The expression of miR-124 is higher in human brain tissue, accounting for 25–48% of total miRNA in the adult brain, with the highest content in the cerebral cortex (Mishima et al., 2007). miR-124 can be combined with Jagged2 (Jag2, a ligand of Notch1) to significantly downregulate Jag2 expression, thereby inhibiting the Notch1 signaling pathway and promoting the transformation of cortical radial glial cells to astrocytes (Zhang et al., 2015). Approximately 20% of familial ALS cases are caused by SOD1 mutations (Rosen et al., 1993). Zhou et al. (2018) found that miR-124-positive cells were located mainly at sites of neurodegeneration in the spinal cord and brain stem in a transgenic mouse model of ALS. The levels of miR-124 increased in young (95-day-old) G93A-SOD1 mutant mice but decreased in older (108- and 122-day-old) mice compared with wild-type mice. These authors concluded that miR-124 is related to the differentiation of neural stem cells into astrocytes by targeting Sox2 and Sox9 (Zhou et al., 2018).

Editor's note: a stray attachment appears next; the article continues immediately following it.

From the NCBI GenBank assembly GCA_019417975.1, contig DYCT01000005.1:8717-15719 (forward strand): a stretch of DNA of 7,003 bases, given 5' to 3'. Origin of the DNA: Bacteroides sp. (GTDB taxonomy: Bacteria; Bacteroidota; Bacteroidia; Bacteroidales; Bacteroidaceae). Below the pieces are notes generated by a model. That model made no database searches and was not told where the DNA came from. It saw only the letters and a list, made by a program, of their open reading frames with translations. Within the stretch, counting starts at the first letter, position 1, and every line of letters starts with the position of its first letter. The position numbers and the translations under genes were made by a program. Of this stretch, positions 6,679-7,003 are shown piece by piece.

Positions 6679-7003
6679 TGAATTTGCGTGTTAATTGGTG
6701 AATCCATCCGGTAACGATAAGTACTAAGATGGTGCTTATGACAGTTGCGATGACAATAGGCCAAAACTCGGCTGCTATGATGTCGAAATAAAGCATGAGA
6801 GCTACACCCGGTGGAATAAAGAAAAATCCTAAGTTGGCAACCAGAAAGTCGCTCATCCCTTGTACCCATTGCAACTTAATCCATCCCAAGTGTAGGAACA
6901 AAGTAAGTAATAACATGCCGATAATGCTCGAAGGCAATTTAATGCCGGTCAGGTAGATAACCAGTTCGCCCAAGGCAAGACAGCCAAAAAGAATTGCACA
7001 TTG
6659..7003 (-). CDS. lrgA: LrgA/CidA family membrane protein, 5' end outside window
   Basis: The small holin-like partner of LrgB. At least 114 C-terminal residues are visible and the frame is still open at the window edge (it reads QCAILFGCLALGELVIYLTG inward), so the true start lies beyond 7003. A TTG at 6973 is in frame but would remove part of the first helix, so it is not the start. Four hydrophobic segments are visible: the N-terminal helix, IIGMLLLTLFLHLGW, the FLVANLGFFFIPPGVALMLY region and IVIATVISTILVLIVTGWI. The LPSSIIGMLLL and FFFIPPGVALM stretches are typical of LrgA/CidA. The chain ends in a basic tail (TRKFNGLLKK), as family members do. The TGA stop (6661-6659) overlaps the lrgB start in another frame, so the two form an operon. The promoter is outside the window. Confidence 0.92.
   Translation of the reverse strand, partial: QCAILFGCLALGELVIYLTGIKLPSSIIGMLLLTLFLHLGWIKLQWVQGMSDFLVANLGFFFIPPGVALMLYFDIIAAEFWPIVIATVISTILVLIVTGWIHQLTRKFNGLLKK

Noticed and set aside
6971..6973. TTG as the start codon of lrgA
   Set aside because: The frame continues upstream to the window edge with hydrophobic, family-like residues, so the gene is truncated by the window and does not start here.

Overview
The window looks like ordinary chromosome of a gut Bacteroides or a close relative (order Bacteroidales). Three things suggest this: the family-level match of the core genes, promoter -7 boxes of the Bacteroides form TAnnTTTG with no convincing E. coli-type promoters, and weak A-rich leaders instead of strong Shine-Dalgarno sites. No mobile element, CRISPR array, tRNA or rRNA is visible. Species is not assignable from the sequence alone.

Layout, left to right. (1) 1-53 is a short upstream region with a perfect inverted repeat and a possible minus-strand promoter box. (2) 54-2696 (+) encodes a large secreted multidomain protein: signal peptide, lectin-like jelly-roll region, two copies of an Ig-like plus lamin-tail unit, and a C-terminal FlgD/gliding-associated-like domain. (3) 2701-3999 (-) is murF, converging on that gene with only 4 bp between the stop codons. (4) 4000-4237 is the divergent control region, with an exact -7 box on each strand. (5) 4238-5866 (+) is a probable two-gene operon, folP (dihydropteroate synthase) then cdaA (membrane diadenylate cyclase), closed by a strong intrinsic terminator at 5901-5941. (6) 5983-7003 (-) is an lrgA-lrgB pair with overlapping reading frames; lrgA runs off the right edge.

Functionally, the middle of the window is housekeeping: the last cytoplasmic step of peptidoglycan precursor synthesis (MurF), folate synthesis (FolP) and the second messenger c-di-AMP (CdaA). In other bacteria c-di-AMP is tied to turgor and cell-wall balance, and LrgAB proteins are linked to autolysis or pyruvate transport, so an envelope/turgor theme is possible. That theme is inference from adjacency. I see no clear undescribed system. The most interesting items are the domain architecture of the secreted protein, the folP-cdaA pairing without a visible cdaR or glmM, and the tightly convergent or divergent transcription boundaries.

miR-146a is widely expressed in the immune system and is involved in the differentiation, proliferation, and activation of various immune cells. miR-146a was upregulated in IL-1β-stimulated human astrocytes, indicating that the effects of this miRNA are associated with the regulation of an astrocyte-mediated inflammatory response (Iyer et al., 2012). miR-146a downregulation was reported to upregulate both interleukin-1 receptor-associated kinase 1 (IRAK1) and TNF receptor-associated factor 6 (TRAF6) in murine SOD1 astrocytes by impacting the TLR/NF-κB signaling pathways, thus contributing to neuroinflammation (Gomes et al., 2019).